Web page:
# RLC Circuit

Discussion in 'General Electronics Chat' started by jmahabir, Jun 5, 2013.

1. ### jmahabir Thread Starter New Member

May 16, 2013
3
0
Hello,
I would like to model the recharge characteristics for a single cell 4.2v @ 226mAH Li-poly battery, charge rate of 1C for simulation purposes.

I am having trouble determining the values for the capacitor and inductor. Would someone be able to provide some assistance with the transient formulas needed to determine the appropriate inductor and capacitor values needed?

Many Thanks,
Jonathan

2. ### crutschow Expert

Mar 14, 2008
13,497
3,373
L and C for what, the battery? Those are usually so small they can be neglected.

3. ### jmahabir Thread Starter New Member

May 16, 2013
3
0
Yes, I was hoping to use an inductor and capacitor to model the charge characteristics for the Li-poly battery.

I am working on the battery charger circuit in LT-spice however there is no rechargeable battery model in the library. If I am able to model the battery using passive components such as a resistor, and inductor to store the current a capacitor to store the voltage, I can confirm that the circuit is functioning correctly by terminating the charge when the battery reaches full capacity.

I will also be able to look at the current and the voltage plot with respect to time, the transient response, which I will also consider to be the charge curves for the battery.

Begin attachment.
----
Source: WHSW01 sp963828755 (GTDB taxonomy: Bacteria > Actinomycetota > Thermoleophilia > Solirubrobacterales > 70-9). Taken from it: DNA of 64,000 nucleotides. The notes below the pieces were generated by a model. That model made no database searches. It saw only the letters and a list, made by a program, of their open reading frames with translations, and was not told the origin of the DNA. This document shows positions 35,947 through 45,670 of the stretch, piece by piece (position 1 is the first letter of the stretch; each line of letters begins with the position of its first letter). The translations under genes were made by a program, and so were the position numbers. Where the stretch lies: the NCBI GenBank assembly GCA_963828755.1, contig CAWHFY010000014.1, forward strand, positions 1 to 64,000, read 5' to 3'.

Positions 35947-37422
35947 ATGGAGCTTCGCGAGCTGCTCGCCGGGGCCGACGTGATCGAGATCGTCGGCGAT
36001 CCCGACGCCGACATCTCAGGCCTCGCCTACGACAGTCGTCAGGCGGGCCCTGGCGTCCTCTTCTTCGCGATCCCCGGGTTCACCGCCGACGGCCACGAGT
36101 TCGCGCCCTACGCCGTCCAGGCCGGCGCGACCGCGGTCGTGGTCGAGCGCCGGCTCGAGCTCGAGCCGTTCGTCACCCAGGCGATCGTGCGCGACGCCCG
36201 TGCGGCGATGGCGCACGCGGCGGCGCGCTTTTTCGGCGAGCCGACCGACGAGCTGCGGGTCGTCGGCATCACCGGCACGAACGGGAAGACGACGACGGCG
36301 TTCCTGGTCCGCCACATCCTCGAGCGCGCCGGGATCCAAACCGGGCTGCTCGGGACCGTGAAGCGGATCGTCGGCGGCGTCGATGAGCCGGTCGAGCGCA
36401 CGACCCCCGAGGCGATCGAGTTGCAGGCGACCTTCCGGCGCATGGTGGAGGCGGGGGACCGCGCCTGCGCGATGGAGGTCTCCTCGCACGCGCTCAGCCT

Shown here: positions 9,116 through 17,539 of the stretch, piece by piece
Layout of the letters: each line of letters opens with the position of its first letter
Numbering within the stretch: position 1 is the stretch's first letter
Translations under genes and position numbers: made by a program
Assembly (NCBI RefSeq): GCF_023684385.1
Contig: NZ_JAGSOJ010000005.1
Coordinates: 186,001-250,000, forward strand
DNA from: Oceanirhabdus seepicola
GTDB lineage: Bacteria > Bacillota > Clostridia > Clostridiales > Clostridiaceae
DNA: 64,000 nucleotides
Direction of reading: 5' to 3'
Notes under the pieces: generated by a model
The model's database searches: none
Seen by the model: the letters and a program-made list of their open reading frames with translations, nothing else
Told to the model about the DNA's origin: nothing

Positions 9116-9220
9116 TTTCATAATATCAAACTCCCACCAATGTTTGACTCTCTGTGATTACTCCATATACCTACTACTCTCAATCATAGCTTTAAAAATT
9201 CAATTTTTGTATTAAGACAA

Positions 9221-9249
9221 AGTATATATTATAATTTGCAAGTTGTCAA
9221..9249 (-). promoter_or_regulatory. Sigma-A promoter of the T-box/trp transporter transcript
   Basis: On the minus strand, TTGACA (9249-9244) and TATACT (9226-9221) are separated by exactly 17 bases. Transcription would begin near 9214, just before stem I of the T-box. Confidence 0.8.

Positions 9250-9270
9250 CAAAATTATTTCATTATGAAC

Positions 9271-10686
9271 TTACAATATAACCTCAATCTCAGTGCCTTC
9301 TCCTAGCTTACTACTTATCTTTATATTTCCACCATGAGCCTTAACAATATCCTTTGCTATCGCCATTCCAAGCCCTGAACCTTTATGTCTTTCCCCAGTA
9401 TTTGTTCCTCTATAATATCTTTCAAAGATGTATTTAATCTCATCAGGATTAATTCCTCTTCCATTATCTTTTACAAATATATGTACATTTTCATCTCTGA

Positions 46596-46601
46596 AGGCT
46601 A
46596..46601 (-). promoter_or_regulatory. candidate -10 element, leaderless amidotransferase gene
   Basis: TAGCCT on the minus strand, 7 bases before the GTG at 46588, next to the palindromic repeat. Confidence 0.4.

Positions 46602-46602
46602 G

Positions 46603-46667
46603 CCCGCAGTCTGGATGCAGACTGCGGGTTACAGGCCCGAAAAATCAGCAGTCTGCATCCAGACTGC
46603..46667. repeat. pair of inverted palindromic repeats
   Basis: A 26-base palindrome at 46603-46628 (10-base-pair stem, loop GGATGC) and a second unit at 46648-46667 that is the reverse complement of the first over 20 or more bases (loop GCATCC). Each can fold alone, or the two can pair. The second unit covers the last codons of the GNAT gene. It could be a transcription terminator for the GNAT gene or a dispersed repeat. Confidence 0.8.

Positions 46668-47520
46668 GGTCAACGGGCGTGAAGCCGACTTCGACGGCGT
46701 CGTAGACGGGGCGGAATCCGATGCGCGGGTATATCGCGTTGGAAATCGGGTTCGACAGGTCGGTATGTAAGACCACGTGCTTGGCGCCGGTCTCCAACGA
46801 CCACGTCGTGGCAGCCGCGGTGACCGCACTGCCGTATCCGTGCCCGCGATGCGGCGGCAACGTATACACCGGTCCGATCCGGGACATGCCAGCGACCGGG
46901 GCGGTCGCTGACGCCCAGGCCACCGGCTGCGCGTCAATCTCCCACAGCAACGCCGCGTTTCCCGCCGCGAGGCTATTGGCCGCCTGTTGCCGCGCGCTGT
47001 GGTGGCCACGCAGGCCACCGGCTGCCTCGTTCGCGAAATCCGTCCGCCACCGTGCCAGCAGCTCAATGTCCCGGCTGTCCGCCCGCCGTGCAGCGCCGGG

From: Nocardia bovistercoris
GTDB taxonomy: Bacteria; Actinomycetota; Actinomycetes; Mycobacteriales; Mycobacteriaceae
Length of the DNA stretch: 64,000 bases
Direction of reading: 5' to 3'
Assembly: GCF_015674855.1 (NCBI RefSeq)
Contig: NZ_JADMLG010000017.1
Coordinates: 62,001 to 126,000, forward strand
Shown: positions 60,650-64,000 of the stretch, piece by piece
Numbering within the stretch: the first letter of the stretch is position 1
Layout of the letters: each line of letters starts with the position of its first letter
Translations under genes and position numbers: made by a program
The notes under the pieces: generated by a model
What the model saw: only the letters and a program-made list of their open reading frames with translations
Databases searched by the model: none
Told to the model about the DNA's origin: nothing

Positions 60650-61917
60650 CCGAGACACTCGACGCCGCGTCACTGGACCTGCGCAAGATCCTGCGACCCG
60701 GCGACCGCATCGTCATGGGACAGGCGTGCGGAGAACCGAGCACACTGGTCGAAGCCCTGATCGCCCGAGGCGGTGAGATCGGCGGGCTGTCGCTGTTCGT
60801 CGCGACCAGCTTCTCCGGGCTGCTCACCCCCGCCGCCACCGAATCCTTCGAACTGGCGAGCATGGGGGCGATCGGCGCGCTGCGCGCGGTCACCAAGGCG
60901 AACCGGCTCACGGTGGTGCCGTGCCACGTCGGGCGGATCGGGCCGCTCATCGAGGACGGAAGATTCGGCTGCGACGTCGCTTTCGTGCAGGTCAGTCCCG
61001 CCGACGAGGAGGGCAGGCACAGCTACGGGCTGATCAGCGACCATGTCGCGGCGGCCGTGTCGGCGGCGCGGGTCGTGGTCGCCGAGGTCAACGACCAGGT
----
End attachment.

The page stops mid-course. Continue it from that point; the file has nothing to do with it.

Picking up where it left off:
Can it work in the way I am thinking of it or is there something else I can use to simulate as a single cell Li-poly battery?

4. ### #12 Expert

Nov 30, 2010
16,686
7,327
I think I see a problem. The idea that you can store energy in a magnetic field (inductor) is feasible but that amount of inductance has nothing to do with the real inductance (equivalent series inductance) of a battery. Besides, energy is only stored in a magnetic field when current is moving. You would have to use a superconductor to keep a magnetic field storing energy for even a few seconds. Similar with capacitance. You can store energy in a capacitor, but that amount of capacitance has nothing to do with the actual capacitance of a battery, and I'm sure you already see that as soon as you use up any of the energy, the voltage on the capacitor drops. What you're trying to do it like simulating a horse with a bale of hay. A battery and a horse convert chemical (potential) energy into a kinetic form of energy. I believe this is a "fail" right from the start.

5. ### jmahabir Thread Starter New Member

May 16, 2013
3
0
Thanks for taking the time to put things into perspective sir.

Best Regards.